Friends and Neighbors of Martin County is your eyes and ears so that you know what is going on in Martin County’s municipal and county governments. I attempt to be informative and timely so that you may understand how your tax money is being spent. Though I go to the meetings and report back, I am no substitute for your attending meetings. Your elected officials should know what is on your mind.
Tom Campenni 772-341-7455 (c) Email: firstname.lastname@example.org
ARTICLES OF INTEREST
Articles Tom wrote:
From Martin County Moment:
“A Deal In The Works”
“The Emperor Has No Clothes”
“School Vouchers Can Prevent School Censorship”
“Christian Nationalism For America Is A Fallacy”
The Capitolist: “Jeff Brandes’ think tank: Live Local Bill will help, but bigger changes needed to fix affordable housing crisis”
The New York Times: “How To Clear 500,000 Ferel Cats From New York Streets”
Florida Phoenix: “Statehouses debate who should build EV charging networks”
The Washington Post: “Tracing the power of Casey DeSantis”
American Rescue Plan Act (ARPA)
Annual Medium Income (AMI)
Basin Action Management Plan (BMAP)
Best Management Practices (BMP)
Board of County Commissioners (BOCC)
Business Development Board (BDB)
Capital Improvement Plan (CIP)
Career & Technical Education (CTE)
Center For Disease Control (CDC)
Centum Cubic Feet (CCF)
Children’s Services Council (CSS)
Community Development Block Grants (CDBG)
Community Development District (CDD)
Community Redevelopment Board (CRB)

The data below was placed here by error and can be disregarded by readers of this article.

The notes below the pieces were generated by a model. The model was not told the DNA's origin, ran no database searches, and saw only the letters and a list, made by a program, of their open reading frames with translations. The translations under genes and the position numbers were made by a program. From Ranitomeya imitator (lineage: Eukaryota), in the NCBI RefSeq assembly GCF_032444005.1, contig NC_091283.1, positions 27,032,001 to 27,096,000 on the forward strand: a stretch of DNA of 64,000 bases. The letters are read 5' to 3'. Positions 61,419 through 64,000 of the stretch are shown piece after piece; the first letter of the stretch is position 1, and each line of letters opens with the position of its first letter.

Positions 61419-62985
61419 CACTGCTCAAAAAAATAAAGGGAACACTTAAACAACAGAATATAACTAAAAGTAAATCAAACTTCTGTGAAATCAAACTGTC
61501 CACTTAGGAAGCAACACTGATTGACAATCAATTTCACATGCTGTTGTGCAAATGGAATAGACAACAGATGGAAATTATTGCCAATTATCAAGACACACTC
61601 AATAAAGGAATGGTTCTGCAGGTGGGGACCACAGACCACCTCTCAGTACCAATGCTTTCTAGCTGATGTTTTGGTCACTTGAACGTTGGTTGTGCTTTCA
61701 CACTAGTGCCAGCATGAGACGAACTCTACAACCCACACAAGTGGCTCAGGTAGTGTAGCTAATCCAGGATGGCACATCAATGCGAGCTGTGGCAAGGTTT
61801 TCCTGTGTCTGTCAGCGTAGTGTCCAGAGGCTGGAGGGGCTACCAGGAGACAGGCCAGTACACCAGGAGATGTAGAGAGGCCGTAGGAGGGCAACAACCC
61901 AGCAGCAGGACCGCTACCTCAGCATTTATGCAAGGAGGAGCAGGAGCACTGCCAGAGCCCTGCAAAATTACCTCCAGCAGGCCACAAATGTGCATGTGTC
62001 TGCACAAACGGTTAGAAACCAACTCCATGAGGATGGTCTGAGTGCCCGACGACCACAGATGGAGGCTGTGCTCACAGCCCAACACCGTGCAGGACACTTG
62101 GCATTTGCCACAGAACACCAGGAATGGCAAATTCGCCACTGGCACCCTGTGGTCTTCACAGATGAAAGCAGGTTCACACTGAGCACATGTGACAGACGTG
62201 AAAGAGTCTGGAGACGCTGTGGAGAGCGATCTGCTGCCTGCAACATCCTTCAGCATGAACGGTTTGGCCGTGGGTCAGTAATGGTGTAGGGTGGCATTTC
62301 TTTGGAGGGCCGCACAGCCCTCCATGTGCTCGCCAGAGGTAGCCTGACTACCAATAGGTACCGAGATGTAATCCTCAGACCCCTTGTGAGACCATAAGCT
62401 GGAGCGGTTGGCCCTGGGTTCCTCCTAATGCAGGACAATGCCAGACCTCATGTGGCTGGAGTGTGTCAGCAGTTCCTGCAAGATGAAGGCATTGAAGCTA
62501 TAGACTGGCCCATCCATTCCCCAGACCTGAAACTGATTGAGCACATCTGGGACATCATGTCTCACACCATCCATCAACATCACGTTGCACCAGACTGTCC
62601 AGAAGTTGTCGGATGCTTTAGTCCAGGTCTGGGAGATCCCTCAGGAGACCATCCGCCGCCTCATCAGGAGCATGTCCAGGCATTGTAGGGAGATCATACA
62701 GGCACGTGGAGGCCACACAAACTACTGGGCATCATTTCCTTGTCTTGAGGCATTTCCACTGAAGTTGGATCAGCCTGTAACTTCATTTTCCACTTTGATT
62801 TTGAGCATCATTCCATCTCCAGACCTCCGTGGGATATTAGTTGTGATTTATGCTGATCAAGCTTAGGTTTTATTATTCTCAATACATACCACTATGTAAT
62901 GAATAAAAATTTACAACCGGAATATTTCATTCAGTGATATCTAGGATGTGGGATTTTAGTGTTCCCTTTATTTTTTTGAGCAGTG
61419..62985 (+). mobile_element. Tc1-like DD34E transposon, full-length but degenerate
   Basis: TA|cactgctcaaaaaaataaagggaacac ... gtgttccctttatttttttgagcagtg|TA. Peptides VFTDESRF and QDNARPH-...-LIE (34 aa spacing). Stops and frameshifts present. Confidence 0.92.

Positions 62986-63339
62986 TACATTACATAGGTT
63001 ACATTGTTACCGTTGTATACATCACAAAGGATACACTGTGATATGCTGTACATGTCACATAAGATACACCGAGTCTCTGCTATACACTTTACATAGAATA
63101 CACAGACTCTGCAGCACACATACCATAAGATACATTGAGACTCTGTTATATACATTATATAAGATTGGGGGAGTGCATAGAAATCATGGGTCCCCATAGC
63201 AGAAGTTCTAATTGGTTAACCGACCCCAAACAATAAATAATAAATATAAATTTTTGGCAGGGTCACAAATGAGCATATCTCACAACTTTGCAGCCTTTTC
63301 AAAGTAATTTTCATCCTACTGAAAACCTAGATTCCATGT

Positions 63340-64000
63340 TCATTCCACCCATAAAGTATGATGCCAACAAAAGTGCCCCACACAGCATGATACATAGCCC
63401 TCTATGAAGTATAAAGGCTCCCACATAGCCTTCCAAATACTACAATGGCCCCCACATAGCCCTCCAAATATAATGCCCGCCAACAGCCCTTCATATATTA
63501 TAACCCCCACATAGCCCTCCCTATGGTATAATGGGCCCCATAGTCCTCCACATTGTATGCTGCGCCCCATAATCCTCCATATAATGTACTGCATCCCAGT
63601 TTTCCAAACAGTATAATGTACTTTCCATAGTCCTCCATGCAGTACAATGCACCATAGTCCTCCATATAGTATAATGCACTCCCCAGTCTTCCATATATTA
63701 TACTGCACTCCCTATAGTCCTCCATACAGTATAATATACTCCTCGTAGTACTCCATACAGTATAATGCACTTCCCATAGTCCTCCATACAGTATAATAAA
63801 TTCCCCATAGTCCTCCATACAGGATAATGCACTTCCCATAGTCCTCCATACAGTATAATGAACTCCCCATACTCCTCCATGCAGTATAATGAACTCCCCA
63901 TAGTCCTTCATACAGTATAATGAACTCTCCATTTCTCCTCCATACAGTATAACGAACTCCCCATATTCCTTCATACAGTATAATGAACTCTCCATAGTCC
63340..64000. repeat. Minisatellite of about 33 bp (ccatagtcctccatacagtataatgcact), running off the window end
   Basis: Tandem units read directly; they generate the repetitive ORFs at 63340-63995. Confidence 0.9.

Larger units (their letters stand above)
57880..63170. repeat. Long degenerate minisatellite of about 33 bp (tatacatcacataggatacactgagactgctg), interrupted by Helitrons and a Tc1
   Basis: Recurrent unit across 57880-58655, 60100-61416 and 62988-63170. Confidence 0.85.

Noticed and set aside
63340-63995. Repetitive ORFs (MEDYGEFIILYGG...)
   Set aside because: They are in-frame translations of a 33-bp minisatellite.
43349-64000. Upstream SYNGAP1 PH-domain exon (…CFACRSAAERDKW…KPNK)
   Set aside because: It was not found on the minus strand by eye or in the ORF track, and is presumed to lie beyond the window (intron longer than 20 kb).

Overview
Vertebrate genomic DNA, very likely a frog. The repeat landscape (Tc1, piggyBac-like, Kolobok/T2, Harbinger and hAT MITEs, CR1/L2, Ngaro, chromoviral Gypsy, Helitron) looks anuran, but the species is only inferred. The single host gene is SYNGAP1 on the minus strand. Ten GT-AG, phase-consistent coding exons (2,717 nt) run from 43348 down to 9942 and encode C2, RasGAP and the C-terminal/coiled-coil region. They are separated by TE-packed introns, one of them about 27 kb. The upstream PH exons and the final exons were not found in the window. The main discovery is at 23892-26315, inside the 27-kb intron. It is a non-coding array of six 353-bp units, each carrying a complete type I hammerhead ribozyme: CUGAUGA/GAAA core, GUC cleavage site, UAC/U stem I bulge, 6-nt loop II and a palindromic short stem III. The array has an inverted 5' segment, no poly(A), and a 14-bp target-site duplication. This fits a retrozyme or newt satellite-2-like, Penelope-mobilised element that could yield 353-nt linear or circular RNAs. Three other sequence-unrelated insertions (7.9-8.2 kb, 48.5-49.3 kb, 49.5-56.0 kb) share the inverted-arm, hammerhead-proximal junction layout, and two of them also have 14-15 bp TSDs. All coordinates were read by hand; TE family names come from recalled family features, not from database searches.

Community Redevelopment Agency (CRA)
Comprehensive Annual Financial Report (CAFR)
Comprehensive Everglades Restoration Plan (CERP)
Department of Environmental Protection (DEP)
Emergency Operation Center (EOC)
Equivalent Residential Connection (ERC)
Equivalent Residential Unit (ERU)
Evaluation & Appraisal Report (EAR)
Everglades Agricultural Area (EAA)
Fixed Asset Replacement Budget (FARB)
Federal Rail Administration (FRA)
Florida Department of Transportation (FDOT)
Florida Fish & Wildlife Conservation Commission (FWC)
Florida Inland Navigation District (FIND)
Full Time Equivalents (FTE)
Future Land Use Maps (FLUM)
Health Maintenance Organization (HMO)
High Deductible Health Plan (HDHP)
Hobe Sound Local (HSL)
Indian River Lagoon (IRL)
Land Development Code (LDR)
Lake Okeechobee Regulation Schedule (LORS)
Lake Okeechobee System Operating Manual (LOSUM)
Local Agency Program Certification (LAP)
Local Planning Agency (LPA)
Martin County Fire/Rescue (MCFR)
Martin County Sheriff’s Office (MCSO)
Martin County Taxpayers Association (MCTA)
Memorandum Of Understanding (MOU)
Municipal Service Taxing Unit (MSTU)
Not In My Back Yard (NIMBY)
Organization For Economic Co-operation & Development (OECD)
Parks & Recreation Advisory Board (PRAB)
Planned Unit Development (PUD)
Preferred Provider Organization (PPO)
Preserve Action Management Plan (PAMP)
Request for Proposal (RFP)
Residential Planned Unit Development (RPUD)
Right of Way (ROW)
Secondary Urban Services District (SUSD)
South Florida Water Management District (SFWMD)
South Martin Regional Utility (SMRU)
State Housing Initiative Partnership (SHIP)
Storm Water Treatment Areas (STA)
Tax Increment Financing (TIF)
Urban Planned Unit Development (UPUD)
Urban Services Boundary (USB)
World Health Organization (WHO)